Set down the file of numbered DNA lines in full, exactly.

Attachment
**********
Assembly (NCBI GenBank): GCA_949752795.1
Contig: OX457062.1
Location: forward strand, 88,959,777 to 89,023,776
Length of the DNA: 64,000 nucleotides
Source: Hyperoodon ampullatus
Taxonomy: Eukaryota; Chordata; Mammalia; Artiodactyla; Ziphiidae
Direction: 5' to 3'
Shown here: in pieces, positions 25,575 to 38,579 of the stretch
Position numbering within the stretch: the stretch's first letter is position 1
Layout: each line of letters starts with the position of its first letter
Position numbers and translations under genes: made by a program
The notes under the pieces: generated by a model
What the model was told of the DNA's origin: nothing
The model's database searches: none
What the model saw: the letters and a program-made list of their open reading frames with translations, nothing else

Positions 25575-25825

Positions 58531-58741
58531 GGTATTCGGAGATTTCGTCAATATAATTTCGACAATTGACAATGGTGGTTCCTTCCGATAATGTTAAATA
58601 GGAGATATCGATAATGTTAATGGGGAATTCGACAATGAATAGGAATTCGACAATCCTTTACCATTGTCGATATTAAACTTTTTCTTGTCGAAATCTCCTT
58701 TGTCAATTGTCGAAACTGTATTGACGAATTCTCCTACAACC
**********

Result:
Assembly (NCBI GenBank): GCA_949752795.1
Contig: OX457062.1
Location: forward strand, 88,959,777 to 89,023,776
Length of the DNA: 64,000 nucleotides
Source: Hyperoodon ampullatus
Taxonomy: Eukaryota; Chordata; Mammalia; Artiodactyla; Ziphiidae
Direction: 5' to 3'
Shown here: in pieces, positions 25,575 to 38,579 of the stretch
Position numbering within the stretch: the stretch's first letter is position 1
Layout: each line of letters starts with the position of its first letter
Position numbers and translations under genes: made by a program
The notes under the pieces: generated by a model
What the model was told of the DNA's origin: nothing
The model's database searches: none
What the model saw: the letters and a program-made list of their open reading frames with translations, nothing else

Positions 25575-25825

Positions 58531-58741
58531 GGTATTCGGAGATTTCGTCAATATAATTTCGACAATTGACAATGGTGGTTCCTTCCGATAATGTTAAATA
58601 GGAGATATCGATAATGTTAATGGGGAATTCGACAATGAATAGGAATTCGACAATCCTTTACCATTGTCGATATTAAACTTTTTCTTGTCGAAATCTCCTT
58701 TGTCAATTGTCGAAACTGTATTGACGAATTCTCCTACAACC